City of Girls by Elizabeth Gilbert
What’s it about?
This novel is set up as a letter to from Vivian (towards the end of her life) to a mystery woman named Angela. In the letter Vivian recounts the story of her life. She begins in 1941 as she arrives home to her parents after flunking out of Vassar college. It is soon decided that she will go to New York City and visit her Aunt Peg (a woman rarely seen by young Vivian). Thus her real education begins. Vivian recounts the ups and downs of her unusual life.
What did it make me think about?
What an interesting time period to be alive. So much has changed for women in the last 75 years that it is almost hard to contemplate.
Should I read it?
Not sure how to proceed with this one, as I may be one of the only people I know that did not like "Eat, Pray, Love"- by the same author. This book was also an easy read- I would put it in the category of light, beach books. Sometimes I felt like it had a forced, breezy tone that got old for me. And Vivian was just not all that likable for a good portion of the book- which for me personally is hard to overcome. It takes an exceptional author to make me like a book when I do not like the main character. I thought the first 350 pages were okay, but I really liked the last 100 pages (surprise, surprise this coincides with me finding Vivian more compelling). So...that is a lot to read to get to a good 100 pages.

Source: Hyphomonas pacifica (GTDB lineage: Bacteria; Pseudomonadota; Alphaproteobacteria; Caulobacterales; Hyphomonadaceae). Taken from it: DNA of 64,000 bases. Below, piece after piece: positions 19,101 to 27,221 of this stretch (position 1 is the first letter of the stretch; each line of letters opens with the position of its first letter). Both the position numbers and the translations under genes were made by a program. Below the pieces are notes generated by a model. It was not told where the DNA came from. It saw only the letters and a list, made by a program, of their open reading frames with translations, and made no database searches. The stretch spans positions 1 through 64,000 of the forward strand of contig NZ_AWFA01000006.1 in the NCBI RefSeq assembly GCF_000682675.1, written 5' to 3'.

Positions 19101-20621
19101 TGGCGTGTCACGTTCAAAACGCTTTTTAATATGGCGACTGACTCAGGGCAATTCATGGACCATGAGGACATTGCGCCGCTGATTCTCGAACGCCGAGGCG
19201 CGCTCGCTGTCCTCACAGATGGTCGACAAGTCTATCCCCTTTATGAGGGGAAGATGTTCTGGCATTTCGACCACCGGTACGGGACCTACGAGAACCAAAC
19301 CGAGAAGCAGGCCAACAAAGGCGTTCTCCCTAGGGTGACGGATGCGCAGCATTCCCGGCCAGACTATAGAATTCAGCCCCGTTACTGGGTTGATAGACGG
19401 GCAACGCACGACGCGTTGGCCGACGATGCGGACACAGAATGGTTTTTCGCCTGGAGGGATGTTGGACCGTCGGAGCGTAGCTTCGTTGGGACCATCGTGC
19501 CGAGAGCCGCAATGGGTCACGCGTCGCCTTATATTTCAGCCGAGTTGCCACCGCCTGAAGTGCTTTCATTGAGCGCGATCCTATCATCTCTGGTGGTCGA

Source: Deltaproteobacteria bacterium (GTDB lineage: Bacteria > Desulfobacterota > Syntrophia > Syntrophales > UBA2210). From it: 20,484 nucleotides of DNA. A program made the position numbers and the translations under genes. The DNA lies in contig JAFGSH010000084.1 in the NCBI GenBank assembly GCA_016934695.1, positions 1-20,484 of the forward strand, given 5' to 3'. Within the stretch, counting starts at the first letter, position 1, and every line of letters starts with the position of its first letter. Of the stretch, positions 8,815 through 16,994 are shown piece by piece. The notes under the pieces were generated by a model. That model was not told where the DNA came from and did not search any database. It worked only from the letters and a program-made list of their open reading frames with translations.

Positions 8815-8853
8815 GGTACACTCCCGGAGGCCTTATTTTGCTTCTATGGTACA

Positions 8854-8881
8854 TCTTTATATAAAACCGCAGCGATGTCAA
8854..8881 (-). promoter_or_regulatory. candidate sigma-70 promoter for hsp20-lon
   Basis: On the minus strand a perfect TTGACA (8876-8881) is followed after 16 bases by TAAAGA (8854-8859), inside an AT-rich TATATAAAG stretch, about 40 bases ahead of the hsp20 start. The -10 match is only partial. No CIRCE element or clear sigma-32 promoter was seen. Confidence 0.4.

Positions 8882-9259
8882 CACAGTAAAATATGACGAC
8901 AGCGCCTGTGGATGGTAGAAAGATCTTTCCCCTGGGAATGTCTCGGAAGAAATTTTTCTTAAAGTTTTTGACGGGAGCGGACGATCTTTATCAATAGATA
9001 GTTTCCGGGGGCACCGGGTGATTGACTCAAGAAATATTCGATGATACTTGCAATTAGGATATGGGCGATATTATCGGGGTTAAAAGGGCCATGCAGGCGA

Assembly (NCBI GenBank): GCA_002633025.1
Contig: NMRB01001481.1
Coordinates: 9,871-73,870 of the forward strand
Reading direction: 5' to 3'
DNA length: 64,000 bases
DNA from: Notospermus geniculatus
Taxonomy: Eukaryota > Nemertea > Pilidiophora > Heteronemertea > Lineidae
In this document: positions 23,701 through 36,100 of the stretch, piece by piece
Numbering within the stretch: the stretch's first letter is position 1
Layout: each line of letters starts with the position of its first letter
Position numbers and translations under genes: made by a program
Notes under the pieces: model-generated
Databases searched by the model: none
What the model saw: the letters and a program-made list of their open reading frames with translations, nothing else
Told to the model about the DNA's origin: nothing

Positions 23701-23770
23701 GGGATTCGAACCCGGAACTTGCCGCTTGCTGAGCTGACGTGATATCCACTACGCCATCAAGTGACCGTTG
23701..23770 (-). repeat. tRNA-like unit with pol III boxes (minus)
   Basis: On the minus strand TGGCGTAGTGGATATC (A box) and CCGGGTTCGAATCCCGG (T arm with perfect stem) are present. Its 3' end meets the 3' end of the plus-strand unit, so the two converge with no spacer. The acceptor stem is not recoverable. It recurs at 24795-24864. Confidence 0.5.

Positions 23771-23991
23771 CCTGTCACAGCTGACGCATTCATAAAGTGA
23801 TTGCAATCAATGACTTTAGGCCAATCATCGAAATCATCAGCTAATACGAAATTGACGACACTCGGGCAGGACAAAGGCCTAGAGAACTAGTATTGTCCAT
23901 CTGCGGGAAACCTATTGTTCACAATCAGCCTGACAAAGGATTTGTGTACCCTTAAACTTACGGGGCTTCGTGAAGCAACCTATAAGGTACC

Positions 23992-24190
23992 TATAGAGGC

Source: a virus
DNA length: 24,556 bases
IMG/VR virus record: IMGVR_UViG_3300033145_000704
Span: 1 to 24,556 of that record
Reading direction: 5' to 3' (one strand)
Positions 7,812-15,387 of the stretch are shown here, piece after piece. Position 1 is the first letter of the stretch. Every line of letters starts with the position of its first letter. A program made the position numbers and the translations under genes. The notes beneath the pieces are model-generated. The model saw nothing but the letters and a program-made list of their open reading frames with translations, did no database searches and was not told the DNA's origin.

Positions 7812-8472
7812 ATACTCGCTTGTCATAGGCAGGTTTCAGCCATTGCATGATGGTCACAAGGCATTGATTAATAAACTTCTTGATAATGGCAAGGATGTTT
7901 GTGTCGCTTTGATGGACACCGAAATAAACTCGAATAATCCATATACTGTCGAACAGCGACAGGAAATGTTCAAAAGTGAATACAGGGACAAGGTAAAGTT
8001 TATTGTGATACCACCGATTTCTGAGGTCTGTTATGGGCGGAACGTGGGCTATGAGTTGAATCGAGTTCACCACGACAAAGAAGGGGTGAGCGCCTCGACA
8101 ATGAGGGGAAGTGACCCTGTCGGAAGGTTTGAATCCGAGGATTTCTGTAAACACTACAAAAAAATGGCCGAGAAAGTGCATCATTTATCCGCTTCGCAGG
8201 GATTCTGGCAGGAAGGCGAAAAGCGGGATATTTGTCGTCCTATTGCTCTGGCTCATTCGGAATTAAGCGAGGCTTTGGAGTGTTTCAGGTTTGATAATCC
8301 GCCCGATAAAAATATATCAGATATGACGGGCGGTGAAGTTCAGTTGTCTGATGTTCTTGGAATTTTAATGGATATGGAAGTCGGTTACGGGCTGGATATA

"The reason I don't remember any particular details about Bernadette is because I didn't pay much attention to maids back then. I was so very accustomed to them, you see. They were nearly invisible to me. I just expected to be served. And why was that? Why was I so presumptuous and callow?
Because I was rich."
If you liked this try-
The Paragon Hotel by Lyndsay Faye
The Roanoke Girls by Amy Engel
Bittersweet by Miranda Beverly-Whittemore
White Houses by Amy Bloom
some favorites of the last decade
best of winter 2020
best of summer/fall 2019
best of winter/spring 2019
best of summer/ fall 2018
best of winter/spring 2017-18
best of spring/summer 2017
best of winter
best of summer 2014
last spring favorites
on my nightstand
edge of your seat
― Charles William Eliot
3 to 4- I found some aspect of this book redeeming but would not recommend it.
5 to 6- I really enjoyed something about this book (characters, plot, meaning etc.) but it was uneven. Some aspects were stronger than others.
7 to 8- It was a good book. I liked lots of aspects of this book. I would recommend it.
9 to 10- I was sorry to turn the last page. I highly recommend this book!